This book by Kieren McCarthy tells the story of the most valuable domain name in history:
In what has become the biggest case of domain theft, Sex.com was stolen by con-man Stephen M. Cohen in 1995, because he could persuade NSI to transfer it to him. Cohen then went on to develop the domain into a profitable online business that presumably made him more than $100,000 a month.
In the meantime, Kremen had sold his Match.com site and prepared to get his Sex.com domain back. First, he tried to convince Network Solutions that the domain was wrongly transferred away from him. However, Network Solutions refused to hand the domain back to him, so Kremen filed a lawsuit against Cohen in 1998. This was the beginning of a legal battle that would go on for years.
The domain was finally returned to Kremen in November 2000, but he still rightfully wanted to get a compensation for his loss in revenue. In April 2001, Kremen was awarded a total $65 million for lost earnings, which Cohen was ordered to pay. However, Cohen had fled the country to Tijuana in October 2000 and he was still not to be found. Kremen even posted a $50,000 reward for Cohen, but he later removed this reward after a shooting in Tijuana that supposedly was linked to the Sex.com case.
In 2005, Cohen was arrested in Tijuana for immigration violations and handed over to US marshals. Few months later, Kremen sold Sex.com to Escom LLC for $14 million. Kremen has yet to receive the $65 million owed to him, although he succeeded in seizing ownership of Cohen’s expensive mansion in San Diego, where he currently lives.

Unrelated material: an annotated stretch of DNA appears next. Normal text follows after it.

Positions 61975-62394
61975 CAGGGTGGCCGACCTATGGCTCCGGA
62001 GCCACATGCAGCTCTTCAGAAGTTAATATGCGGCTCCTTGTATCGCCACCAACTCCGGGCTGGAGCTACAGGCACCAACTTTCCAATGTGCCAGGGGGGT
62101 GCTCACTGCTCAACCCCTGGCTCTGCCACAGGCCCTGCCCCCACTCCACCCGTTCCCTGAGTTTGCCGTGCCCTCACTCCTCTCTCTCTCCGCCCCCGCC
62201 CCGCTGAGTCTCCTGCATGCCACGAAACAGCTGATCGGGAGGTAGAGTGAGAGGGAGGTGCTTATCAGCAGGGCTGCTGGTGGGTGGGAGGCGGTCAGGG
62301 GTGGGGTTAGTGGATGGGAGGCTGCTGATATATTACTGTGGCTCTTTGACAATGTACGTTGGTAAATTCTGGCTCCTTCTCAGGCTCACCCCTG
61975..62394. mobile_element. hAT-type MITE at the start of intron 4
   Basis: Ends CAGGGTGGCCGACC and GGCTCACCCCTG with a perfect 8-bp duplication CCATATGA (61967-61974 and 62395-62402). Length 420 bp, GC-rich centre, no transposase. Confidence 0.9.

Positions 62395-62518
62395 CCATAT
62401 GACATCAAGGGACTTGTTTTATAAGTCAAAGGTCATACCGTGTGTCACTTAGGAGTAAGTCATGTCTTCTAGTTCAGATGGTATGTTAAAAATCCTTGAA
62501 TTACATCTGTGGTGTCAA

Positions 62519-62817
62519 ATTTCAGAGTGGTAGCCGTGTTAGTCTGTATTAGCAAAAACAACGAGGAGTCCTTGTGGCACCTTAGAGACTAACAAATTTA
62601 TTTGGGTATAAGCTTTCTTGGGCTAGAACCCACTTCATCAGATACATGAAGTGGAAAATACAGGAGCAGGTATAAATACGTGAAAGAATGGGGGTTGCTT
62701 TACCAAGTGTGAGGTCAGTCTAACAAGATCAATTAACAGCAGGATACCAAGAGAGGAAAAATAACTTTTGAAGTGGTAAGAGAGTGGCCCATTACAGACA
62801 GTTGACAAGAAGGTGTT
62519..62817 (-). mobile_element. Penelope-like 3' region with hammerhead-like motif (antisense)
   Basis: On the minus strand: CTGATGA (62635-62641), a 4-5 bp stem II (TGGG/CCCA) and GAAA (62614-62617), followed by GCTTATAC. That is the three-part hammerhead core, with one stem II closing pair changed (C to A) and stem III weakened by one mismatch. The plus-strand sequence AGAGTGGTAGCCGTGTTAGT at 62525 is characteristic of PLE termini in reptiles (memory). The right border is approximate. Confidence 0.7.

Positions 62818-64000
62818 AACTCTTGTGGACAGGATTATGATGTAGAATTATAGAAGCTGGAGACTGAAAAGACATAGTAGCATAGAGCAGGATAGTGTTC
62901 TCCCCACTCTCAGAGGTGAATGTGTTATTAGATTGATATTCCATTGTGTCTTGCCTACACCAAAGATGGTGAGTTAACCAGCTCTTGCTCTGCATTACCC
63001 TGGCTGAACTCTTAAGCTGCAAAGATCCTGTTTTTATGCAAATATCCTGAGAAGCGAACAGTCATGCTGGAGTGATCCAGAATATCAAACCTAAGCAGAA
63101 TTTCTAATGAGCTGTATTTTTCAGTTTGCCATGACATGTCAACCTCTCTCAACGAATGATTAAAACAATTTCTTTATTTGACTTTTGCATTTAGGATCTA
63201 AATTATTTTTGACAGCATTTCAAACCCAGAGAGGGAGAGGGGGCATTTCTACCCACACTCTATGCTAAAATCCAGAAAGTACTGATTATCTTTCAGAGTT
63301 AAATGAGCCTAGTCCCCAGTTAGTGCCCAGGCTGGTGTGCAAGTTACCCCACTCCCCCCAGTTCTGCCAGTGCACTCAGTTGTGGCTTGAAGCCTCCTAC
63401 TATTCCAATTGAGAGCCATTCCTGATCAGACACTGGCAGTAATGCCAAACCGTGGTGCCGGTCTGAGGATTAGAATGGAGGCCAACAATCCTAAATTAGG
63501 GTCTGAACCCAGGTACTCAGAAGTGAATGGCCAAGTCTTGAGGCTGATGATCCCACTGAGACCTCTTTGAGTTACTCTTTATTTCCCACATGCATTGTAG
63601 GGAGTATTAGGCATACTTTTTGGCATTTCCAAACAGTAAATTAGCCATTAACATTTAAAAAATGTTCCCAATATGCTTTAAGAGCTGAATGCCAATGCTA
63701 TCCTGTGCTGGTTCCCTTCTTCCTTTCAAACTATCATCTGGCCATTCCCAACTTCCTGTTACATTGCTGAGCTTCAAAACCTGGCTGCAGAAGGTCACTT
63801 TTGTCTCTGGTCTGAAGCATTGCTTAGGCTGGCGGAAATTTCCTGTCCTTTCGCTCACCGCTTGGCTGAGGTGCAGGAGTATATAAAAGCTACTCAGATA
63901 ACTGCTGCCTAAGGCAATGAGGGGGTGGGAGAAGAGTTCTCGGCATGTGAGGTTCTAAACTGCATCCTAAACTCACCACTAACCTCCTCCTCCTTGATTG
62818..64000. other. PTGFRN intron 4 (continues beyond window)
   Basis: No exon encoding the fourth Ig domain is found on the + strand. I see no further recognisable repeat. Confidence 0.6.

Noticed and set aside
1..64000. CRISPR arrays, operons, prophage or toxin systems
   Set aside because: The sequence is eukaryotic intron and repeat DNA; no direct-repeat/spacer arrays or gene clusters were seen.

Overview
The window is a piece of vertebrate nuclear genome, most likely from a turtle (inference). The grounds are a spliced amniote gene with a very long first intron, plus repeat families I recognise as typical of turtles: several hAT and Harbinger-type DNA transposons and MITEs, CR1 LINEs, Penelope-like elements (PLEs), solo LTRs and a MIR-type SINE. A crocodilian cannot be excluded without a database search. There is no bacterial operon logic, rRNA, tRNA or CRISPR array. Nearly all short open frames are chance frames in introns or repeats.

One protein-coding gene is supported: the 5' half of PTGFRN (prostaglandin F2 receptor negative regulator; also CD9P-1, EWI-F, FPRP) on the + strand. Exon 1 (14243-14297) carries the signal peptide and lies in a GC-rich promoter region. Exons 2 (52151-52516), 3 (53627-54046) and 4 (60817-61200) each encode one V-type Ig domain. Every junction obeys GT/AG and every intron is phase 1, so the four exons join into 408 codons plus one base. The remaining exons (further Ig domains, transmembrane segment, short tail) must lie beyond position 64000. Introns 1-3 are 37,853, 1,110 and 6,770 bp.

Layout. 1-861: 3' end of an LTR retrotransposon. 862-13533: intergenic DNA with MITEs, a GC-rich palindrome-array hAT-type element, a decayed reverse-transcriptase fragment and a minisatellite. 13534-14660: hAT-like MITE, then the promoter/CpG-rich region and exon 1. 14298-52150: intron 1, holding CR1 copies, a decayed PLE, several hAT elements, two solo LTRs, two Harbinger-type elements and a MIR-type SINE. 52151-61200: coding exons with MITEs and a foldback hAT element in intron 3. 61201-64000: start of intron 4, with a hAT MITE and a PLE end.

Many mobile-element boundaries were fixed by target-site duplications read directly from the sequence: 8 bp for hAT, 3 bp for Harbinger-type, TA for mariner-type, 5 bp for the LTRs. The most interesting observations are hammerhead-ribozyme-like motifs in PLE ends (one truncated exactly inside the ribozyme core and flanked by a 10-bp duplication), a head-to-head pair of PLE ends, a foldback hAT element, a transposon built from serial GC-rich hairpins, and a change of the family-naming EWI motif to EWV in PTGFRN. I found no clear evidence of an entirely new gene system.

This story sounds like the plot of a Hollywood movie, but it really happened. What makes this an entertaining book to read despite the legal seesaw, is that it focuses on the interesting characters of Gary Kremen and Stephen M. Cohen. The “Sex.com” business-thriller is available at Amazon:
Here’s a list of articles about the legal battle and the Sex.com domain sale:
2000: Sex.com Saga Still Sizzling, Judge Orders Sex.com Returned, Sex.com changes hands
2001: Sex.com’s sordid story, Cost of Sex.com Theft: $65 Mil, Manhunt starts for Sex.com snatcher
2003: Sex.com owner can sue VeriSign
2004: Sex Site Settles with VeriSign
2005: Sex.com thief appears in court, Former SoCal man accused of stealing porn site arrested in Mexico
2006: Sex.com Acquired by Escom, LLC, Sex.com owner sells up to chase $65m damages